Prize winning photo journalist Lil Junas, Ph.D. died December 11, 2020 in Pennsylvania at the age of 85. Her career was amazing: college sports information, university teaching, and photographic missions throughout the United States, Mexico, Canada, and Central Asia and much more. She was also an avid canoeist and outdoors person, she tent-camped in all mainland US states, in Canada and the Yukon. She spent 4 years in Arkansas (1976-1980) as a photographer for the Log Cabin Democrat newspaper in Conway, AR.

In 1973, the Ozark Society decided to publish books on various endangered Arkansas streams in hopes of exposing the scenic, geological, historical, fish and wildlife, educational and cultural values to the general public, emphasizing the need for preservation. Ken Smith’s Illinois River (1977) was the first in the series, and then Lil was asked to undertake Cadron Creek: A Photographic Narrative (1978) even though she had never been on the Creek.

The threat for Cadron Creek at the time was the Soil Conservation Service proposal to put 23 dams on the Creek for the purpose of flood control, even though the amount of land flooded by the impoundments exceeded the amount of land saved from flooding.

And as luck would have it, her first canoe trip on Cadron Creek was with Alice Andrews. Lil was hooked. There are 85 pictures in the 96-page book, mostly black and white. Many were taken on cold, overcast winter days, e. g. the brooding tupelo gums on the East Fork of the Cadron.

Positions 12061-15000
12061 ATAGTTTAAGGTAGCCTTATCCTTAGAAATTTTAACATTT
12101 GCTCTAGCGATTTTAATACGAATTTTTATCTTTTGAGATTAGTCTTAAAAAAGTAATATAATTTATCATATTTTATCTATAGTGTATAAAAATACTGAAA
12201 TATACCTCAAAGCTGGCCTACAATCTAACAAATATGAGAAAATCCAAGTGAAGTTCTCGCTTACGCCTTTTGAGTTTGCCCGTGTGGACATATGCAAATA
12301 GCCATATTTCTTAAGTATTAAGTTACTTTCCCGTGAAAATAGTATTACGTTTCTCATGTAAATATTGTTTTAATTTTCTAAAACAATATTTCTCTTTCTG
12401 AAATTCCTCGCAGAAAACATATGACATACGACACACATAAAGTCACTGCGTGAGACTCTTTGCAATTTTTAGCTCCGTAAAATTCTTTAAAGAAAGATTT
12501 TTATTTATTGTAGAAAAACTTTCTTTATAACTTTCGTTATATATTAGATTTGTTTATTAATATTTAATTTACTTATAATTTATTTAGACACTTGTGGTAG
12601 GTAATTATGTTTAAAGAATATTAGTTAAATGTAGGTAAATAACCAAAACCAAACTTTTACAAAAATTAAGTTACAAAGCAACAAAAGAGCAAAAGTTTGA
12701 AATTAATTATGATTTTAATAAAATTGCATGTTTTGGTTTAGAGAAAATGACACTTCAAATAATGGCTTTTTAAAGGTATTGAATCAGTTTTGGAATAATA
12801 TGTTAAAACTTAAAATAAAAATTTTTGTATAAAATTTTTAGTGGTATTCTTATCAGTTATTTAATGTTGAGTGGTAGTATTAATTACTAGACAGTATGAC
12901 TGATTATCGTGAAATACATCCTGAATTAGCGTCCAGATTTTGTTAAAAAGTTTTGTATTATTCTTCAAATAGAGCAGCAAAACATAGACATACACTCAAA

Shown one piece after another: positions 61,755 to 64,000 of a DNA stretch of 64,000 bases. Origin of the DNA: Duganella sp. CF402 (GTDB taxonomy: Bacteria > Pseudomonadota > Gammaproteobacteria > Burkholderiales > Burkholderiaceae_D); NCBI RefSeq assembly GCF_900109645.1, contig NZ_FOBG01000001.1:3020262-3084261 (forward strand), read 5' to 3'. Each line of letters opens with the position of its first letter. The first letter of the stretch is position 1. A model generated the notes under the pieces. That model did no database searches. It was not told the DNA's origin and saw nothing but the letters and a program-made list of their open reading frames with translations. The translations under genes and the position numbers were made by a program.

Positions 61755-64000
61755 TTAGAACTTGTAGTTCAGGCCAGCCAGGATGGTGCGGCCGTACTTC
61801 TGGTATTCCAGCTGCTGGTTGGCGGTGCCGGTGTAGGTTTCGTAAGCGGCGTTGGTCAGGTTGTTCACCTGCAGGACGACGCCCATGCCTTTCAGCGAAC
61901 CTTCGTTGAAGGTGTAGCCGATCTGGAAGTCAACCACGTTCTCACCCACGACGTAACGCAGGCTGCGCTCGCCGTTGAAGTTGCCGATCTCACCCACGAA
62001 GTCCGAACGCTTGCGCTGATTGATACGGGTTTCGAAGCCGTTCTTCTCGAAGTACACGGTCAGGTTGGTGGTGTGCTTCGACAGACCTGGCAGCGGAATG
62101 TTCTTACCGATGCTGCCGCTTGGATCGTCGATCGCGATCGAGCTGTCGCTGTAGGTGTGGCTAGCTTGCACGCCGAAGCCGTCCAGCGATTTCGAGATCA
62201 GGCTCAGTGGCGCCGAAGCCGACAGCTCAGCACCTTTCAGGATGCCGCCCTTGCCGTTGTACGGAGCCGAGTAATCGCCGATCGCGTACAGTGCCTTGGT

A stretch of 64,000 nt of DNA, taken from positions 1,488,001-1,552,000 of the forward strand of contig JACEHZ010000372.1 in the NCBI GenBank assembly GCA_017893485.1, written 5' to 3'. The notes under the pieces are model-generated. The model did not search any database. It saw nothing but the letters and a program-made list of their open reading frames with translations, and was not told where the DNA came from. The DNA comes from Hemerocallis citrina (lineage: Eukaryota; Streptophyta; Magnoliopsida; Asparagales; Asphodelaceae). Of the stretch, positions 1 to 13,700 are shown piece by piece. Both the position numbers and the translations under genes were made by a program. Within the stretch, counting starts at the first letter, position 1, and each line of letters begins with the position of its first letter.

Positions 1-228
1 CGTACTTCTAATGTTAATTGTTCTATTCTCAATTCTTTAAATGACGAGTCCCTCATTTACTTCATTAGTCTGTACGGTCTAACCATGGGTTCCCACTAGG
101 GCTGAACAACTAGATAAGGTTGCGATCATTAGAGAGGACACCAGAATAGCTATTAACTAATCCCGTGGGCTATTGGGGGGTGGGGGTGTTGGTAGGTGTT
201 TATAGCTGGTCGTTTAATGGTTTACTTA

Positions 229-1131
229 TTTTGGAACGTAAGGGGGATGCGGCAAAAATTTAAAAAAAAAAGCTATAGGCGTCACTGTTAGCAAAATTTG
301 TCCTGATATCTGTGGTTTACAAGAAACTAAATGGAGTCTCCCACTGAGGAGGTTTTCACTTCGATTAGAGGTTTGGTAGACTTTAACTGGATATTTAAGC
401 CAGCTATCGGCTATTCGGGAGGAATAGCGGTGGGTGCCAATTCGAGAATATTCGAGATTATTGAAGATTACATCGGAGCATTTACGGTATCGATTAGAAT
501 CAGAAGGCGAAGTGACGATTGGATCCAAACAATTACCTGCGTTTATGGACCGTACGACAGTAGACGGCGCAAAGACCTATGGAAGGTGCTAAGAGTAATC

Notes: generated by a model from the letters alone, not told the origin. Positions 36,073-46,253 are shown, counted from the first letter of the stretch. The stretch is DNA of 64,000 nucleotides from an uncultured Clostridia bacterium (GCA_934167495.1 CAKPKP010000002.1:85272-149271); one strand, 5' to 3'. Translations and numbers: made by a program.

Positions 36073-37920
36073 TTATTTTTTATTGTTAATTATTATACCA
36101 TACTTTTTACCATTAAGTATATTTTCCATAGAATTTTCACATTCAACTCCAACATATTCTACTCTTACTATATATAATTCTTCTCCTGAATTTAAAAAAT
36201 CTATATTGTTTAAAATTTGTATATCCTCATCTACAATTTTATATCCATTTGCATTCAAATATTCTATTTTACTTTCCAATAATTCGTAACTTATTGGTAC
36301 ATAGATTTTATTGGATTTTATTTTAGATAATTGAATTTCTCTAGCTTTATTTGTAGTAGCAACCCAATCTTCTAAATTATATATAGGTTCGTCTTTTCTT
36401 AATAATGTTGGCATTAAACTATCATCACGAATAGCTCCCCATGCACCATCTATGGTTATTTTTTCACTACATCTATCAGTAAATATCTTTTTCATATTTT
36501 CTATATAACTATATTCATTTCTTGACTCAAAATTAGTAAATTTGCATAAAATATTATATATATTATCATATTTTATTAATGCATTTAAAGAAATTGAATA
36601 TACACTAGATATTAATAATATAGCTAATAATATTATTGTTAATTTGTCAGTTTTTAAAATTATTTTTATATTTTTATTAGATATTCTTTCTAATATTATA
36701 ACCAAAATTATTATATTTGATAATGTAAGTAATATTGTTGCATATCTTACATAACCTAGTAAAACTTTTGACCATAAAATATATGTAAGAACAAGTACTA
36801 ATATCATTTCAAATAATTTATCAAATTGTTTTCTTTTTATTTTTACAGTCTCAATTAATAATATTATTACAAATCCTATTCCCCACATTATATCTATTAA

The cultural history discussed in the book is rich. For instance, the name Cadron itself, the once thriving resort and college town at Pinnacle Springs, old iron bridges now gone or moved to Beaver Fork Park in Conway, waterfalls up to 80’, swinging on a rope, swimming and bathing in the creek, frog gigging at night by hand, fishing for bream, hunters, and old folks reminiscing on their front porch. And grist mills, saw mills, felly mills, stave bolt mills and whiskey stills.

People gathered at the Creek for baptisms, social events, relaxation, and news. The Cadron was also the water source for farm animals and people, and habitat and food for beavers, river otters, deer, squirrels, bears, ducks and turkeys.

In 1978, Junas concluded that technology and mechanization had brought progress and change in the daily routine of the people and their community, but Cadron Creek had changed little since the days of the early settlers. The damming project was eventually rejected after a major battle, largely due to the efforts of conservationists and Representative Ed Bethune.

Then along comes widespread fracking in the watershed in 2008, which caused more than 2000 earthquakes locally and threatened water quality but which has momentarily dwindled as a threat because of economics.

The Cadron can have rises of 25 feet, but developers have found the bluffs along the Creek to be lucrative investments. Along with development comes the bulldozing of small streams and culverts that block fish movement.

Members of Ozark Society once floated the Cadron regularly. A float on the Creek is still fun, still class I and II and access has improved, but the view from the Creek suffers some, it is not as pristine as old timers once remembered.

The Junas book has never been reprinted, but I have several personal copies and libraries might also have copies.